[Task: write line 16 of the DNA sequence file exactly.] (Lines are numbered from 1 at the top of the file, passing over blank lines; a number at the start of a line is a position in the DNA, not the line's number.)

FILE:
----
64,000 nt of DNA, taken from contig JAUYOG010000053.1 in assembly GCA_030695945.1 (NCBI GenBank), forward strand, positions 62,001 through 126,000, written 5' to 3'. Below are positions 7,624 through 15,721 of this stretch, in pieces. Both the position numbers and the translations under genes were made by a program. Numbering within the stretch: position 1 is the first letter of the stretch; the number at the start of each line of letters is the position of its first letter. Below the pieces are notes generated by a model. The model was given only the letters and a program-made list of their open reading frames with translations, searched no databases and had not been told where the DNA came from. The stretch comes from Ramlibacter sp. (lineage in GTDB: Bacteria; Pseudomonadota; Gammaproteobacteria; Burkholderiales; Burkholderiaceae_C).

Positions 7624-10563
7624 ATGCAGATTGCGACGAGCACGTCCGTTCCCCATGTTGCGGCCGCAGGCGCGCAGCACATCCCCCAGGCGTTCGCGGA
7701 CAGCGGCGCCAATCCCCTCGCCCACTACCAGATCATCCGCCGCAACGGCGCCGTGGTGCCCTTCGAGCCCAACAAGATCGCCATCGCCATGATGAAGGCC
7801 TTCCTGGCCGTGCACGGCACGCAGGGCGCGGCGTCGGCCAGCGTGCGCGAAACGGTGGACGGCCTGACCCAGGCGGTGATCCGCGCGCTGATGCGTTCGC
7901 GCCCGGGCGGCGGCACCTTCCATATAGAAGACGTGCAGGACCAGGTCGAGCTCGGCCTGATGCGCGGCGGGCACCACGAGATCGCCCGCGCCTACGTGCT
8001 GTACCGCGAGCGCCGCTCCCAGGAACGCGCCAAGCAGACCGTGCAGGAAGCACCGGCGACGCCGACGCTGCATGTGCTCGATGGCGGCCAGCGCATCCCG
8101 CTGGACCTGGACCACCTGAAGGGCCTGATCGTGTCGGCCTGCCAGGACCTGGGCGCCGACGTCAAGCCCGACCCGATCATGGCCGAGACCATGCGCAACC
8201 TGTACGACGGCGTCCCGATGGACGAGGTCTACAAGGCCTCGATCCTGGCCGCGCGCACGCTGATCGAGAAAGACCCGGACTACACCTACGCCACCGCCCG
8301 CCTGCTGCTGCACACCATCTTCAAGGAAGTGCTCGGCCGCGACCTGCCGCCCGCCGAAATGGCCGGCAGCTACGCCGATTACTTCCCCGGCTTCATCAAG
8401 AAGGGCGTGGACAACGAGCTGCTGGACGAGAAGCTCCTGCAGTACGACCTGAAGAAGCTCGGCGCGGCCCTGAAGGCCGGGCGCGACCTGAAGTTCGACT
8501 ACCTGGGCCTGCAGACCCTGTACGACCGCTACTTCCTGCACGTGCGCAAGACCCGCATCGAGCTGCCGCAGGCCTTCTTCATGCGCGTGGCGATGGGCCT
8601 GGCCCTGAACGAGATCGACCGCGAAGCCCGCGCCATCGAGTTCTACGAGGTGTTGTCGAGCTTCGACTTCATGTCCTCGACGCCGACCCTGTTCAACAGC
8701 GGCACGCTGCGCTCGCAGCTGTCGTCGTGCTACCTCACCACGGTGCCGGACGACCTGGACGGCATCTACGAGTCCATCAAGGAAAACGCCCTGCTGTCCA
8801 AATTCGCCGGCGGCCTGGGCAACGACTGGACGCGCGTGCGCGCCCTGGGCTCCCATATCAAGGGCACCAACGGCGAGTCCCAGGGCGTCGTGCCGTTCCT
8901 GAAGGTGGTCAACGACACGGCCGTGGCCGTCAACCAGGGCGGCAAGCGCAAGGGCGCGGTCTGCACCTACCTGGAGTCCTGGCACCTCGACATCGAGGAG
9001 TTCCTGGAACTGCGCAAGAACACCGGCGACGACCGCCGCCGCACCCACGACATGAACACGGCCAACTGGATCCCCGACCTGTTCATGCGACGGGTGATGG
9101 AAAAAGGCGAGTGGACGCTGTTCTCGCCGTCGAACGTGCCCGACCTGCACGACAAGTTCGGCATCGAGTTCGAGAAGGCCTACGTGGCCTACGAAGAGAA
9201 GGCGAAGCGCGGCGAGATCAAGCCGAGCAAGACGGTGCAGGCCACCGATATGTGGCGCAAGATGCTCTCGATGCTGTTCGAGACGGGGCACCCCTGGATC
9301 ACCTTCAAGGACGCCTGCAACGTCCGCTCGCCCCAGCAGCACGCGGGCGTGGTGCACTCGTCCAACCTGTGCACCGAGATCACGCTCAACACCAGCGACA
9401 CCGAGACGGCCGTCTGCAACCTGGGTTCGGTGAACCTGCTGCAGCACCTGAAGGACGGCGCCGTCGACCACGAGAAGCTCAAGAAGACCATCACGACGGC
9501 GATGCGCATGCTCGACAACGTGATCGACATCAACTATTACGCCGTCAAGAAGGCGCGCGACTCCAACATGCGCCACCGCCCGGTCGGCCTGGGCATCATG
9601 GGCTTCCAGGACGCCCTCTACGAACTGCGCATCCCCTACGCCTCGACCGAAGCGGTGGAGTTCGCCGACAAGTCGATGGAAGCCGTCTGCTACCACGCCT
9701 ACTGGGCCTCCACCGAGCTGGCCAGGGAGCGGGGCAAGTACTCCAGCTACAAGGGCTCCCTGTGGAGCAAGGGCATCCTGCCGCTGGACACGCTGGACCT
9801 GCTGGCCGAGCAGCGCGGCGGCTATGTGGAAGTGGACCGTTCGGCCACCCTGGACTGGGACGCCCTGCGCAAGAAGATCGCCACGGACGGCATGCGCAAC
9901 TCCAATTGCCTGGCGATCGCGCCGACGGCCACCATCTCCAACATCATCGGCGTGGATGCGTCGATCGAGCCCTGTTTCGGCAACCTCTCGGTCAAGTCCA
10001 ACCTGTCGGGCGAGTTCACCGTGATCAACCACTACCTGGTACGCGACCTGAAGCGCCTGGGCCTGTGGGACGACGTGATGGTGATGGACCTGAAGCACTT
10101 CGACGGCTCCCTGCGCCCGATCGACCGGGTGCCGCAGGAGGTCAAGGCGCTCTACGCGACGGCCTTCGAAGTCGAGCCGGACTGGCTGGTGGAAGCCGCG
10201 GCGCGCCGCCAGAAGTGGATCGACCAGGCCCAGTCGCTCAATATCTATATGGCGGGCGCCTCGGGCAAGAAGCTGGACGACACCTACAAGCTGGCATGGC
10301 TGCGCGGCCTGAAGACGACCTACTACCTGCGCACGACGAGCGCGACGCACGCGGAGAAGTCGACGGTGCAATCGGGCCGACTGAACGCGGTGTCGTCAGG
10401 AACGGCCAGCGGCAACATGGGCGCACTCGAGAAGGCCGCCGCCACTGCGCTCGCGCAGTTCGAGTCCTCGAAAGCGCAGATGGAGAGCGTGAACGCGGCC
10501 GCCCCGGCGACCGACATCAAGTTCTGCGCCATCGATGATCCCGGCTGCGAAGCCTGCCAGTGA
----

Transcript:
8901 GAAGGTGGTCAACGACACGGCCGTGGCCGTCAACCAGGGCGGCAAGCGCAAGGGCGCGGTCTGCACCTACCTGGAGTCCTGGCACCTCGACATCGAGGAG